Called Deconstructed Home, the exhibition was set up as part of a two-week programme organised by Space10, a research arm of IKEA. The lab gave five designers six weeks of experimentation and research to conceptualise "new possibilities and uses for a local biomaterial".
The materials ranged from beeswax to soil and the final projects will travel throughout Mexico after the initial exhibition at LOOT, a gallery in Mexico City, which took place 26 March to 9 April 2022.
"The recent pandemic has highlighted flaws in our global supply chain, and the ongoing climate emergency has revealed further issues with the way we manufacture and transport materials and products around the world," said Elsa Dagný Ásgeirsdóttir, lead creative producer at Space10.
Articles of Protection by Taina Campos
Taina Campos worked with corn from the Milpa Alta, a neighbourhood in Mexico City. The design brief required collaboration with Mujeres de la Tierra, a local community organisation.
The organisation helps women become financially independent through the selling of food and they wanted non-plastic vessels. Campos used waste from the corn harvest in order to produce these vessels for Articles of Protection.
Migrating Objects by Bertín López
The rambutan is a plant native to southeast Asia that moved into Mexico in the 1950s.
Using the plant in the state of Soconusco, Bertín López came up with a line of home goods. The project shows the potential usages of migrating species that come to play a role in local ecosystems.
"What was once foreign has become part of the local identity," said López in a design statement.
Homes for Honey by Gabriel Calvillo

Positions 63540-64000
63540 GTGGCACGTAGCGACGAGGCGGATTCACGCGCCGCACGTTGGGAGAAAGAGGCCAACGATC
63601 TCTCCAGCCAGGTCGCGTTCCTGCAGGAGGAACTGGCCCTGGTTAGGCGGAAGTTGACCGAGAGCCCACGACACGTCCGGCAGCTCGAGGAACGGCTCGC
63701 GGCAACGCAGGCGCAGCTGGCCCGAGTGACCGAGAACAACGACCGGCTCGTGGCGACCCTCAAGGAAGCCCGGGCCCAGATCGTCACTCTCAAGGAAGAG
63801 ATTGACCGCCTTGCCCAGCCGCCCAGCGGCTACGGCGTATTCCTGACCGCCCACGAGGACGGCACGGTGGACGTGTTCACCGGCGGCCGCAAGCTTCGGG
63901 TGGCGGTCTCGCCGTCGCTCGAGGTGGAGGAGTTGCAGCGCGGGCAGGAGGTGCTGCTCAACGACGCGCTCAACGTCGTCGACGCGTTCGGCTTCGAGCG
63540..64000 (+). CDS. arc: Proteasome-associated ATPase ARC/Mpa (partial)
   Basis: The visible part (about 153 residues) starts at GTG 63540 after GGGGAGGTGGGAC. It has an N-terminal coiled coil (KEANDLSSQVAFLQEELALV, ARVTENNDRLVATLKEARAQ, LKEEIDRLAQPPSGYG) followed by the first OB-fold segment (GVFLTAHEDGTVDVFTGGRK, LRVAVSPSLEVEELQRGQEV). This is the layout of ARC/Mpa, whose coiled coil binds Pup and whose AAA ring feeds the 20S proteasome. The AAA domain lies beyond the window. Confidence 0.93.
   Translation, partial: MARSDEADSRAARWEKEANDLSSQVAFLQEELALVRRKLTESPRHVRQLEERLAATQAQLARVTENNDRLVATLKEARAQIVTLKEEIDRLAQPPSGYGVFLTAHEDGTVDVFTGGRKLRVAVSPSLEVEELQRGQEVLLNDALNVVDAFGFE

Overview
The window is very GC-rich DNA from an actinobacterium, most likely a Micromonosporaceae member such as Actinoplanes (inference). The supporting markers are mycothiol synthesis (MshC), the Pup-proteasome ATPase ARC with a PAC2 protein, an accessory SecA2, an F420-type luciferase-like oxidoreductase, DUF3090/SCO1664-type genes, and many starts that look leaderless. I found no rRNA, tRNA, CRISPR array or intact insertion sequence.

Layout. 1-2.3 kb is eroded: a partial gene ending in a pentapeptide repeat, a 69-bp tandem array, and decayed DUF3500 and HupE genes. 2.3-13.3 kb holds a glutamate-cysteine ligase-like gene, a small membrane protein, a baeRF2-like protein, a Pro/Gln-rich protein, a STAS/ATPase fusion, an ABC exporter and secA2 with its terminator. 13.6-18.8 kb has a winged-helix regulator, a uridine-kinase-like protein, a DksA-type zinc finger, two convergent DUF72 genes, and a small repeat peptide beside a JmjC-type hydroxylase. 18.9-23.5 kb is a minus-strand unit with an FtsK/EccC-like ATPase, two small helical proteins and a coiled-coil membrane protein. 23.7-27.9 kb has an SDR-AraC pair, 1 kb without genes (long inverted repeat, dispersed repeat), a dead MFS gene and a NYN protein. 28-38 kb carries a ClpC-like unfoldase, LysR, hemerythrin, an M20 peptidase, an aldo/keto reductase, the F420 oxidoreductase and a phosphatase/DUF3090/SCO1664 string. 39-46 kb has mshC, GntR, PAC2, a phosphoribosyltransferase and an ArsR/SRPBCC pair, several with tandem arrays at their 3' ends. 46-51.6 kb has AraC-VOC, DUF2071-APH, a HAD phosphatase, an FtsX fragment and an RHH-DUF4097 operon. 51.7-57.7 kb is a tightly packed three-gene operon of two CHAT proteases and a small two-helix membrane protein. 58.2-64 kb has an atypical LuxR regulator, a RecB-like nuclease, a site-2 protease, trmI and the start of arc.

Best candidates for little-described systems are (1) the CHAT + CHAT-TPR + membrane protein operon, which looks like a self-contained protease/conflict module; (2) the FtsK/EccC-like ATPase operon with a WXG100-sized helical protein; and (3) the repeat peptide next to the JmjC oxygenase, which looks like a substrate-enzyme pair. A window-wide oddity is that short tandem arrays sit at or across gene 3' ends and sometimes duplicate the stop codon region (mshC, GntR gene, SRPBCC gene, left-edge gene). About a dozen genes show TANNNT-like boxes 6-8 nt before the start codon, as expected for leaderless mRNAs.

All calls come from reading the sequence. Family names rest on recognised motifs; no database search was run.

Taking note of the dwindling populations of the melipona, a stingless bee native to Yucatán, Calvillo drew on Mayan apiary techniques used for millennia.
The designer used beeswax from the bees to mould potes and piqueras for what he calls an "interspecies collaboration".
The structures are prefabricated hives that the bees can inhabit and then finish the construction.
Building with Earth by Karen Kerstin Poulain
Designer Karen Kerstin Poulain chose to work with the soil of Naucalpan for her project.
The result was a composite material made by combining tepetate (volcanic soil), water, rice husk in order to reduce energy usages and resource exhaustion in concrete while also taking advantage of agricultural waste.
"To build affordable housing, we need alternative methods and liquid soil has great potential," said the designer.
Weaving Heirlooms by Paloma Morán Palomar
This project uses the fibres of the tamarind in order to create a type of thread.
The husks of the tamarind are often discarded so Palomar, working in her native Jalisco, decided to use the thread to weave rugs.
By using the materials on top of traditional weaving techniques, the design manages to be novel in material usage while drawing on indigenous techniques.
The photography is by Almendra Isabel.